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State Representative Diane Loeffler

349 State Office BuildingState Office Building
100 Rev. Dr. Martin Luther King Jr. Blvd.
651-296-4219

For more information contact: Daniel Borgertpeopping 651-296-9873

Posted: 2017-02-24
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Legislative Update

Legislative Update: Mental health supports and Sunday sales (February 24, 2017)


Greetings!

It’s been a fun, busy week.  The pace of visits by area residents have picked up and every day I meet with a wide range of individuals and groups interested in the legislation before us. I so enjoy having neighbors come visit in St. Paul. But whether you visit, write, email or call, your input is much appreciated. 

As the pace quickens, I’ve been in more late evening meetings, interviewed by more members of the press, and working hard with those impacted as final proposals are ironed out.  The release of the final budget forecast this week will trigger even more intense budget work. 

President’s Day Capitol Tour Popular & featured on TV

We had the biggest group yet – two complete tours with over 70 people signed up.  For a glimpse of the tour and some of your neighbors, TPT Almanac at the Capitol sent along videographer Scott Trotman and featured it on the Wednesday night show.  You can view it here: http://bit.ly/2kVjLMv (the segment begins at 34:55). If you didn’t get to come because we were full, I’ll be doing it again next year on President’s Day.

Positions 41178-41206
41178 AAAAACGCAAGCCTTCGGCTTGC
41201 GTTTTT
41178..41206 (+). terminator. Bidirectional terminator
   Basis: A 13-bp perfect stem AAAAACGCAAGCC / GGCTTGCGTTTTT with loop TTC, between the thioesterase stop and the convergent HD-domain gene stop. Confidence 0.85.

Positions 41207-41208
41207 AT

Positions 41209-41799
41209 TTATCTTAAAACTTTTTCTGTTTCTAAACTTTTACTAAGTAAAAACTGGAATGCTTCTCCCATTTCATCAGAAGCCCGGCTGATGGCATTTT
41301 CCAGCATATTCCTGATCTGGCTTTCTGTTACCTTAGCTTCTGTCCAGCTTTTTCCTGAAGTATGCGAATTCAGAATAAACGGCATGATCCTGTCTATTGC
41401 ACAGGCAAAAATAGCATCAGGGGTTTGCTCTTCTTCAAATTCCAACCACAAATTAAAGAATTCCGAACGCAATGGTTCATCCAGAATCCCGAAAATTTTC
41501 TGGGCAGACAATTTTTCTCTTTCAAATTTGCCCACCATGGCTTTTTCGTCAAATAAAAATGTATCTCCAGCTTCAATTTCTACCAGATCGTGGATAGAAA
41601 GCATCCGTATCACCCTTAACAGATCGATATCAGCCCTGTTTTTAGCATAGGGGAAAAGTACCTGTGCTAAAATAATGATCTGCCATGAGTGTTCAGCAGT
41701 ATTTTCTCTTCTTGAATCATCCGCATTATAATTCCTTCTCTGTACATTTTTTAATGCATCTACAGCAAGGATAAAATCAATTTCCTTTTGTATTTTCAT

Improving mental health supports is a bipartisan priority

This week we heard several bills to improve our mental health supports so people get appropriate care both in a crisis and when issues are just developing with children and adolescents.  One would improve the statewide awareness and outreach of suicide prevention and crisis intervention services through services like Text4Life.  We also heard about impressive positive outcomes in school based mental health care when clinicians are at school and help children with intense needs.  There’s bipartisan agreement in support of these prevention programs.  Just as with adults, one in five children will have a mental health challenge at some point and need help adjusting to issues at home or school. 

Sunday sales of alcohol passes the House

After over a decade of defeats this was a major change.  I’m a co-author on the bill and heard from many area residents and one business that supports this purchasing flexibility.  Sunday sales of growlers introduced many to the quality craft brews of our taprooms and I’ve not received any complaints on that.  It will provide one more day for shopping local and supporting our independent businesses. 

Our home and long term care system is in need of serious reinvestment

During committee, I voiced support for the budget request for additional staff to follow up on reports on possible neglect, maltreatment, or errors in care both in long term care settings (nursing homes, group homes, assisted living) and in-home care.  The reports are up dramatically and only a fraction are investigated in a timely manner.  I support the additional staff Gov. Dayton has asked for to remedy this.  Here’s recent press on the issue:  http://www.startribune.com/minnesota-health-regulators-can-t-keep-up-with-abuse-reports/414169273/